We make thousands of little choices every single day. 35,000 of them statistically. Many of these, we don’t think twice about. For example, you may wake up tomorrow morning and decide to sleep an extra three minutes instead of waking up with your alarm clock. This seems super insignificant at the time, and probably will never seem too important. Because of this, you will do everything that morning three minutes late. Shower, get dressed, start your car, head to work. You might be three minutes late to work, which doesn’t seem like a big deal.
But, what if there is a reason behind your unwillingness to get out of bed on time this morning? An internal compass of fate, perhaps? Say three minutes before you drove to work, a truck sped through a red light, without any focus on the road or other cars. If you had left to work on time like you do everyday, you would have been t-boned by this truck. The consequences would have been much worse than the sigh you received from your boss for being a little late.
We don’t typically notice these types of choices. But, our minds love to focus on negative outcomes of decisions. An example of this, would be the domino effect giving you a bad day. First, you didn’t get gas on the way to work. Because of this, you got it on the way to pick up the kids from school. Now, you’re twenty minutes late picking them up. Since you were late picking them up, you didn’t have time to go by the house before dropping them off at their dance lessons. Well, today they forgot their dance shoes and you weren’t able to grab them. Your daughter had to borrow shoes from the teacher, and it gave her a blister on her toe. After lessons, you take them to the pharmacy to buy bandages for her toe. At the pharmacy, you run into a friend from high school who wants to chat, you don’t have time so you brush them off. Of course anxiety will make you feel bad for this. You grab fast food on the way home because now you won’t have time to make dinner. Your younger kid spills their chocolate milk all over the floor of your van and it will smell bad for weeks. Once you get home and the kids to bed, you are exhausted. So, feeling extra tired, you hit snooze in the morning. You sleep three extra minutes.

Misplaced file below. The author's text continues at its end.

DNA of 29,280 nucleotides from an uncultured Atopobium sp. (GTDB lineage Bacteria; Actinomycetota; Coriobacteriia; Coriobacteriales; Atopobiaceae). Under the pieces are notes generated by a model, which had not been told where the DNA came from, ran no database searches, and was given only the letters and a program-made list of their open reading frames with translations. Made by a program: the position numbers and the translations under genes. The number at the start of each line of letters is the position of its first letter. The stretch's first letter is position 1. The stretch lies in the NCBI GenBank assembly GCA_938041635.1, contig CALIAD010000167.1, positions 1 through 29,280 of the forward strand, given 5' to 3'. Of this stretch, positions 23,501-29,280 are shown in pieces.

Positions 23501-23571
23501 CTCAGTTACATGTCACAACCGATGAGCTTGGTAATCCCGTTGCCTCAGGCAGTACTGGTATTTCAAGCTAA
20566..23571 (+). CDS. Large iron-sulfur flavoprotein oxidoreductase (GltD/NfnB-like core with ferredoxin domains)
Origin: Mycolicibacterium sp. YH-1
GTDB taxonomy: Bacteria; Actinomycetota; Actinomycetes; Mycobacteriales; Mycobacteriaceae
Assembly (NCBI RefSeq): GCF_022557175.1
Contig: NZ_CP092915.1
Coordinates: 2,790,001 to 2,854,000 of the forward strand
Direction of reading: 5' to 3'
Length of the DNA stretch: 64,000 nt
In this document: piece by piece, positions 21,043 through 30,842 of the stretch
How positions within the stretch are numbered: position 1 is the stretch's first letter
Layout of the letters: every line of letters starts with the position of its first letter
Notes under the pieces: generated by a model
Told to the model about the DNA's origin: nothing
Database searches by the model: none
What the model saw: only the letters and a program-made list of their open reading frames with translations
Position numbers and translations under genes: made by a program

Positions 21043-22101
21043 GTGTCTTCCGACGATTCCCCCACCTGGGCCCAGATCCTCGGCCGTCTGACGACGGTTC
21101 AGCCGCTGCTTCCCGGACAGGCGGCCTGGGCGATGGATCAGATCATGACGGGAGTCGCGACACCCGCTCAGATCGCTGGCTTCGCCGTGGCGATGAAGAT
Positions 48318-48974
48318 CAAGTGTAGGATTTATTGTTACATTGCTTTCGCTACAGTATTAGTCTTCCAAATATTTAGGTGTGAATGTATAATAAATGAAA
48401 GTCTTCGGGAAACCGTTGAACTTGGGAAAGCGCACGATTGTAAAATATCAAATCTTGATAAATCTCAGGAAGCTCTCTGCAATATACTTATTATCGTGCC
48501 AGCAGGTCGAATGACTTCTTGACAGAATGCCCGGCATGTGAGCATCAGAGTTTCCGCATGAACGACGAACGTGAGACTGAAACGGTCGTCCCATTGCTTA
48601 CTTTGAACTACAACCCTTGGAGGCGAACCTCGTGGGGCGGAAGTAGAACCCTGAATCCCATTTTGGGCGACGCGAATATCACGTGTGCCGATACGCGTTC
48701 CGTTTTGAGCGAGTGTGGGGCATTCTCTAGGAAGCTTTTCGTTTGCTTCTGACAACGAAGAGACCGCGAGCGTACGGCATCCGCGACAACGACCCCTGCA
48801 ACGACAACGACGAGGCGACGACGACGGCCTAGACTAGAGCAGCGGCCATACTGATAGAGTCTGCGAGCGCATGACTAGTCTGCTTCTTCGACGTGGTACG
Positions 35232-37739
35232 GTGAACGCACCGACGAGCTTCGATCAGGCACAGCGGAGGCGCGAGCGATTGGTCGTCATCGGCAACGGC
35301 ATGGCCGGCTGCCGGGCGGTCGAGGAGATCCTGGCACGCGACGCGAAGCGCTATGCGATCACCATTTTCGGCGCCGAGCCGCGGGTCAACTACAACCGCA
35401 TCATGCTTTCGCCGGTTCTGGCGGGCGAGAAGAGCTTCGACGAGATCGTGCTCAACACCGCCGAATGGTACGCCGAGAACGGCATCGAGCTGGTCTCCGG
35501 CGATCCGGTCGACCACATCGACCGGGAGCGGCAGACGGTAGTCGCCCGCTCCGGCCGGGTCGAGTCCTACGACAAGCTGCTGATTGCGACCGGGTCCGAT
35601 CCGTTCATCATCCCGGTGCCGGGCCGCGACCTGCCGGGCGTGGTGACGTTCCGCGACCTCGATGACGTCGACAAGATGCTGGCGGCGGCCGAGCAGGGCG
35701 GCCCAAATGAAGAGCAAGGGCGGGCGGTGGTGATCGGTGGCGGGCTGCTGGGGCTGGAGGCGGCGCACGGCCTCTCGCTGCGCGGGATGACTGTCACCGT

You see, little choices add up. The bad things in life could easily be fate trying to guide you towards something good. Since you didn’t get gas before work, you didn’t get in a serious wreck the next day. Maybe you didn’t get gas just because you didn’t want to stop listening to a song you like. Next time you are stuck focusing on your bad days, think about how they might be leading you to something good.